The Twins were also terrible after Mauer got paid. From 2011 to '18, the Twins endured four consecutive 90-plus loss seasons and a 103-loss year in '16, while compiling just two winning seasons and appearing in one playoff game. The Twins didn’t surround Mauer with much talent, and the perception was that Mauer was hogging the money.

“Let’s look at the real thing, and that’s the W-L record. He’s a great player, a Twins Hall of Famer, but he’s also one of most overrated players of his generation,” Rennecke says. “He’s a singles hitter that turned one big year into a huge contract. He’s Minnesota’s Ryan Howard.”

Gleeman exudes an unabashed love for baseball and infectious friendliness, but the argument that Mauer’s bloated contract precluded the Twins from signing better players triggers an anxious calm. Part of me expected the Kill Bill Ironside Siren to begin playing before his answer.

“I think this is true of all sports and all fans in that they will very often side with the billionaires over the millionaires,” Gleeman says. “In Minnesota every dollar is treated as not another player, perception that $23 million has kept them from signing others when the team has not filled their payroll base. The family that owns the Twins are multi-billionaires who own huge businesses around Minnesota. I don’t want them to go nuts, I just want them to spend 51% of their revenue. They don’t do that.”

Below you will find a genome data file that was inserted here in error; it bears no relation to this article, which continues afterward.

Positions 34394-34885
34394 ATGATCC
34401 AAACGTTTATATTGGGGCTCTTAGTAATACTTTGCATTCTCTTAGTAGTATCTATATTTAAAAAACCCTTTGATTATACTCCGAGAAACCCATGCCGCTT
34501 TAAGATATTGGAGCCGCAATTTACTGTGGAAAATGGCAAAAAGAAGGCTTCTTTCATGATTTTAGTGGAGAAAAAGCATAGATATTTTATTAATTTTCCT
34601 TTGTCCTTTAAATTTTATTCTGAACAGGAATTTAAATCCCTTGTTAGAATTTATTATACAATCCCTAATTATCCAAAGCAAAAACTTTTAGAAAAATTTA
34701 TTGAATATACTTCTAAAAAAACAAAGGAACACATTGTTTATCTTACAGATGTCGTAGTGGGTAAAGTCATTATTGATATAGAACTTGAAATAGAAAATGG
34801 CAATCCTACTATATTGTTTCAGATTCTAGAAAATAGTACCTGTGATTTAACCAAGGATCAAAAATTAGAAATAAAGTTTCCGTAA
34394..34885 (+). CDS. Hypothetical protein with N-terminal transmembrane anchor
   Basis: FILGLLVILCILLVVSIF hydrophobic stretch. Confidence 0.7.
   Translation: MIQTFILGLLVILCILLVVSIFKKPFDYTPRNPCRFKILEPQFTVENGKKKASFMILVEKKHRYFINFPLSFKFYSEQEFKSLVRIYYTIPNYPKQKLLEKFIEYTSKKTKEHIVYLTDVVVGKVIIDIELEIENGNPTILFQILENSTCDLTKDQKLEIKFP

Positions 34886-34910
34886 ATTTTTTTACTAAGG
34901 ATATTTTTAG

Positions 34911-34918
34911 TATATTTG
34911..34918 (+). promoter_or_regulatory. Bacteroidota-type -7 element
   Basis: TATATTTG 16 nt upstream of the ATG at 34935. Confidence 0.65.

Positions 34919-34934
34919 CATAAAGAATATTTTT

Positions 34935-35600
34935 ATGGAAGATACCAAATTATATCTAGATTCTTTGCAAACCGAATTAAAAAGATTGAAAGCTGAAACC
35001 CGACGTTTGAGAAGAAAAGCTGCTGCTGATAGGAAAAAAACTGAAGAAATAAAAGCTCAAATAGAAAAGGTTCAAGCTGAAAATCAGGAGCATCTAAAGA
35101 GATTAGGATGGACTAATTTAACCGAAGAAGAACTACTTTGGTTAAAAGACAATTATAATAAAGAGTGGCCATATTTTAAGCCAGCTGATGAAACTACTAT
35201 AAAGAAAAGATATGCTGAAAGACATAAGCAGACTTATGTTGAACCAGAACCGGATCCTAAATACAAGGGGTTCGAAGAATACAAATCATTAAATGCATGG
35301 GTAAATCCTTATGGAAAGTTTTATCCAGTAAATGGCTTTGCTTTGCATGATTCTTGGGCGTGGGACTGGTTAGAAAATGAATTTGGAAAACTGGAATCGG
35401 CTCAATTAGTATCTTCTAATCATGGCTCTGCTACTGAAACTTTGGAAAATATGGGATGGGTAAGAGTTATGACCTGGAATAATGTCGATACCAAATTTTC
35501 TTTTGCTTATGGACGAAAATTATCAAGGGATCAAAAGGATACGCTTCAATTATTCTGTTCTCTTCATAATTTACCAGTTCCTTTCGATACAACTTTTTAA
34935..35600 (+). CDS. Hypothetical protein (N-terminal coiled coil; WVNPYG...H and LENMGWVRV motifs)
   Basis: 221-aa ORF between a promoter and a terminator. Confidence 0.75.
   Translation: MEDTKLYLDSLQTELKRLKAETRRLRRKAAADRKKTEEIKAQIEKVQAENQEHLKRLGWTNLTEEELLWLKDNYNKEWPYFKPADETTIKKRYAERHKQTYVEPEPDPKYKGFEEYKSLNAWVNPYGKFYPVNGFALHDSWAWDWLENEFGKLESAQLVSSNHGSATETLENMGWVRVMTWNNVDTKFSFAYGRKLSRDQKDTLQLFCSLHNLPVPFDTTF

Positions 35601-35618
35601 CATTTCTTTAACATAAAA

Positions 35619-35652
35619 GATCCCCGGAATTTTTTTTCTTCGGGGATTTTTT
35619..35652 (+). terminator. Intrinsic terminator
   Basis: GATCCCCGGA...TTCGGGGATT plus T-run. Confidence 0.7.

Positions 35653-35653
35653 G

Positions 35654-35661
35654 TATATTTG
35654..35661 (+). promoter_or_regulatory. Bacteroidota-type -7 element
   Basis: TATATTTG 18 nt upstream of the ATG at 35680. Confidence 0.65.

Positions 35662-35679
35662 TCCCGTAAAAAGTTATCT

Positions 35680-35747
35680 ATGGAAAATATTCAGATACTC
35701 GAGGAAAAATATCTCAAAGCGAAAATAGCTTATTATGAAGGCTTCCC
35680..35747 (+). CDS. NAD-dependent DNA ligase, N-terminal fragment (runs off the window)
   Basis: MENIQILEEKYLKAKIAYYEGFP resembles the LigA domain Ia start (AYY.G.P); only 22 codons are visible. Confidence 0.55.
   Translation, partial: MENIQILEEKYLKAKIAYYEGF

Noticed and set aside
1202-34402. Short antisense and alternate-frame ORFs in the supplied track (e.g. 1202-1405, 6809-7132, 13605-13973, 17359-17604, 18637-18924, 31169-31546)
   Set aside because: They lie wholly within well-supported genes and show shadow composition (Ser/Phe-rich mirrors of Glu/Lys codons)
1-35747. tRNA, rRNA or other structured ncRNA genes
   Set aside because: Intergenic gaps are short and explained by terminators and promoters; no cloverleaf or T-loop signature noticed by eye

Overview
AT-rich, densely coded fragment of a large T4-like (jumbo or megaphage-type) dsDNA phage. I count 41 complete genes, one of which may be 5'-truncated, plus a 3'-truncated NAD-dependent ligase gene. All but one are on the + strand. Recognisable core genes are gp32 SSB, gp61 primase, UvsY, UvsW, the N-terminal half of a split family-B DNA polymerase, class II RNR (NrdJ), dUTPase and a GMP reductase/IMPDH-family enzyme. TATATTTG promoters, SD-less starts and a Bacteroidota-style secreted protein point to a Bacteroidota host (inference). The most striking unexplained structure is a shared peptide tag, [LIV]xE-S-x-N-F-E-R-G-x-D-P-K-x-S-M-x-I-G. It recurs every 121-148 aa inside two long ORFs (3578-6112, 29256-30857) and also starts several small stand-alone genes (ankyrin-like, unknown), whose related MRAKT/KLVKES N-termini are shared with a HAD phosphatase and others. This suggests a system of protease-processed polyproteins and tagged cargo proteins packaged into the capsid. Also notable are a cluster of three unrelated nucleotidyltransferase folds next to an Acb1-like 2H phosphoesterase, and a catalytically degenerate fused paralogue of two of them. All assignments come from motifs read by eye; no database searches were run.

Now that Mauer is a pending free agent, the question will be resolved soon. He might retire or he might sign with a team to be a DH or bench bat to try to make a deep run in the playoffs.

What’s clear, however, is that Mauer, once considered the franchise savior will likely finish his vaunted Twins career 0–10 in the playoffs. The question is whether that’s a fair basis to judge his 15 years as a member of the hometown team.

“The front office’s ineptitude is mainly the reason that the franchise has been in disarray since the beginning of 2011,” Rennecke says. “But, there’s Joe. He’s still here. And he’s the scapegoat ... like it or not.”

For most Twins fans, the end of the 2018 season might be the end for one of the city’s most beloved players. For Rennecke and the cynics, that annual $23 million price tag will finally be off the books.